Depending on where you live and your personal situation, you may still be living in isolation. I have some neighbors that are starting their sixth month without leaving the neighborhood.
If this is you, then going out to do things and having any sort of spontaneity may be a distant memory.
But it doesn’t have to be. I would like to propose spontaneity in isolation. And, more importantly, social interaction in isolation. A friend of mine stated the opinion that he wished they hadn’t called it social distance. We don’t need to be socially distant; we need to be physically distant. Not the same thing.
And while a lot of people are just now discovering Skype, Zoom, and other live video-conferencing apps, there is something to be said for doing it old school. You have extra time on your hands, why not try something new that’s actually old.
Here’s one for the kids. And by kids, I mean anyone under thirty. That texting device that is attached to your (I assume) opposable thumbs? It can actually be used to communicate verbally over great distances. When I was a kid, it was called a telephone.
I know it goes against some sort of code of ethics, but how about giving someone a phone call. It’s kind of like Skype, but without the visuals. If your friends think you are weird about using your phone that way, call an older relative. Trust me; once they get over the shock of hearing your voice, it will make their day. Call an aunt or uncle, or if you are lucky enough to still have them, a grandparent.
Talk to people. You might like it.
This next one, I’m really going to go out on a limb and will probably lose a few of you.
Write a letter to someone.
If that gives you the jitters, take baby steps. Write a postcard. They still sell them at the post office, or you can pick some up at Walmart. Put words down on paper. Think of someone who is stuck at home, maybe worse or longer than you. Imagine the joy when they make their daily outing to the mailbox and see a note from you.
It will only take a few minutes, and believe it or not, it will make your day better too. Thinking about the person you are writing to and imagining them reading your words will put you in a mood you may have never experienced before.
And, once you get the hang of it, you can go longer. Think of it as writing in your diary, but you are going to share it with someone else. Write to an old friend you aren’t close to anymore or a relative that you haven’t seen in a while. I know most of us haven’t seen anyone in a while, but I mean longer than that. Fill them in on what has been happening in your life. The words don’t matter so much as the effort you will put into it.
Okay, you’re probably exhausted from that last exercise, so this next one will be easy.
It’s okay. Just go outside. Walk around your neighborhood. Maybe meet some neighbors.
Our neighborhood is relatively small and mostly elderly, so many people have taken to short walks while they can’t do much else. I have met people that live a block away that I have never met. For me, that’s the exception, as I know most of my neighbors.
But in the past, I lived in communities that are probably like where you live. I know one or two people, and the rest are complete strangers. Get out and walk around. If you see someone in their yard or walking by, stop, and introduce yourself. You can still maintain distance — you don’t have to shake hands or hug or anything.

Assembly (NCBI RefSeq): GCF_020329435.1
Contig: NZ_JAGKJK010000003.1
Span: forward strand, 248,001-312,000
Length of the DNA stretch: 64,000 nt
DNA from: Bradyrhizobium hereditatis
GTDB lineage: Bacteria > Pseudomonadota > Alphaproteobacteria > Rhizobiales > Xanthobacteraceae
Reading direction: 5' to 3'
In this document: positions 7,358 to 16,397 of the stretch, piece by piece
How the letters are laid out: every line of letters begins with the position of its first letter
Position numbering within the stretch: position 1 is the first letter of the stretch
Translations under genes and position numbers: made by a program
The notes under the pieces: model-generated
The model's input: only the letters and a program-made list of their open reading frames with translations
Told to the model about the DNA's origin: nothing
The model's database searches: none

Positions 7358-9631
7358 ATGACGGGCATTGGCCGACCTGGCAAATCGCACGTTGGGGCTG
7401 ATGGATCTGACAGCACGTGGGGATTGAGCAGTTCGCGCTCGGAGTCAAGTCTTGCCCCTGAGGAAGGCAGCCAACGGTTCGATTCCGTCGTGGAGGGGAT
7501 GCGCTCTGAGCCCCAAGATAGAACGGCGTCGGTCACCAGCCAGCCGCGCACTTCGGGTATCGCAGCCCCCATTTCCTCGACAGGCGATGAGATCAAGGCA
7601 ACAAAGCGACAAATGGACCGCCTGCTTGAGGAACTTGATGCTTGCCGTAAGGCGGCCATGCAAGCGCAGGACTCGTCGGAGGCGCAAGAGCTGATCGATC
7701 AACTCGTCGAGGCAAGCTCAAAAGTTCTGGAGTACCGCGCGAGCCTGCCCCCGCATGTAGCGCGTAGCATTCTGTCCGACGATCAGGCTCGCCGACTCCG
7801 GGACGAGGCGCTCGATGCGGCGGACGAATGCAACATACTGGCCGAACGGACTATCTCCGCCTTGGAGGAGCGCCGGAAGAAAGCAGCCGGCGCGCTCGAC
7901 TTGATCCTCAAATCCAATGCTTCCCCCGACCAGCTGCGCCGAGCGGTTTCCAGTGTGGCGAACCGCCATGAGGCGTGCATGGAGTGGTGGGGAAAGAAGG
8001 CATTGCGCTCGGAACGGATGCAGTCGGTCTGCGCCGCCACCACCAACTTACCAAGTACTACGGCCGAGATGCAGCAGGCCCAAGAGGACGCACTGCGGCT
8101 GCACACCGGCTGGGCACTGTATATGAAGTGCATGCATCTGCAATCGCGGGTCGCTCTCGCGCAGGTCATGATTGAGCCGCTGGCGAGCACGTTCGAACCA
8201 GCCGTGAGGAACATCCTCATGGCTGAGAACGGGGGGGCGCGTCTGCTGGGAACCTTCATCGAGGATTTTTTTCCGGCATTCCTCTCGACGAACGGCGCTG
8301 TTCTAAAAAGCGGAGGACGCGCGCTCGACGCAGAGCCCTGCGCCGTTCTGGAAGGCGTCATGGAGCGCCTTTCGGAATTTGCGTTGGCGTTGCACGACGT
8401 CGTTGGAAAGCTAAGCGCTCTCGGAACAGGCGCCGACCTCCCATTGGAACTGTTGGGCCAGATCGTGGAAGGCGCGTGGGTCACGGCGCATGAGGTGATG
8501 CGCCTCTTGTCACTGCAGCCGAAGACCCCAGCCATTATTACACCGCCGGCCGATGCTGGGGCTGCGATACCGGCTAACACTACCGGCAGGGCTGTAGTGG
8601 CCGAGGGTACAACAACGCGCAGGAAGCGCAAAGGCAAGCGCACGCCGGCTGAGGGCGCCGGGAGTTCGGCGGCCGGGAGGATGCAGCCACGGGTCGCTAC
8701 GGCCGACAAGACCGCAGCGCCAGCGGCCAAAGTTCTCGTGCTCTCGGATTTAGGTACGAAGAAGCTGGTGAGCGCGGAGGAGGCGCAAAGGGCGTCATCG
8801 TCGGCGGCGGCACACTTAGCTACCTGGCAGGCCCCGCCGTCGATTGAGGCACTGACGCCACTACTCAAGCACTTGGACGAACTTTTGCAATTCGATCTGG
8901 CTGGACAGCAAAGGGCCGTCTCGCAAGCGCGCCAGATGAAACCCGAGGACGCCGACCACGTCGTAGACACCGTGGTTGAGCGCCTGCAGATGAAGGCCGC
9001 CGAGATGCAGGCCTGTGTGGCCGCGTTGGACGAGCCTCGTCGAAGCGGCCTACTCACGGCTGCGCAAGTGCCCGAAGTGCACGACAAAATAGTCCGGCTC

Just talk to them.
“Be kind, for everyone you meet is fighting a hard battle”
This isolation thing has been tough for you, but you don’t know the struggles of others. That lady down the street working in her garden? She may be totally isolated. Reach out and make a new friend.
We have been careful during these times, but we still get out a few times a week. I thought this was relatively normal until I stopped and talked to people on the street.
I was walking one day, and a woman I knew was just driving around the neighborhood. She stopped and rolled down her window to talk. She hardly began before the tears came. She had been very active before this thing hit and was now stuck inside her home. She said to me something that struck deep.
“I’m staying busy. I have plenty to do. But I am so lonely I can hardly stand it. I wasn’t this lonely when my husband passed. I’ve never been this lonely in my life.”
Another woman, I passed as we were both walking. We shared small talk for a bit, and I happened to mention that I was going to the market later and did she need anything. She looked at me with an expression of awe, fear, and sadness.
“I haven’t been to the store in three months. I haven’t left the neighborhood in three months.”
Everyone has it rough in these times, but I can guarantee you that someone who lives very close to you has it far worse.
There is an older couple in our community that we know hasn’t left home since it started and is even afraid to come outside. But every few days, they open their front door to find a basket of fruit or a bag of groceries.
If you were like us, you might have lived in your house for years, decades, and not know more than a couple of neighbors. Now is the time. Get out and walk around your neighborhood. Meet people. Talk to them. Share your stories.
You may even get enough neighbors together to enjoy some sort of group activity. If you have a park or large greenspace, put out some socially distant chairs and have a picnic.
And for those that are still uncomfortable with that, come up with something everyone can do separately, but together.
For three months now, our neighborhood has had a local food drive. Every week a different home is designated as the drop off point. Bags of groceries appear on the porch and are brought in daily. Once a week, that household or a neighbor takes the load to a local food bank.
Meet your neighbors.
Now is the time to find out that sometimes, old ways are the best.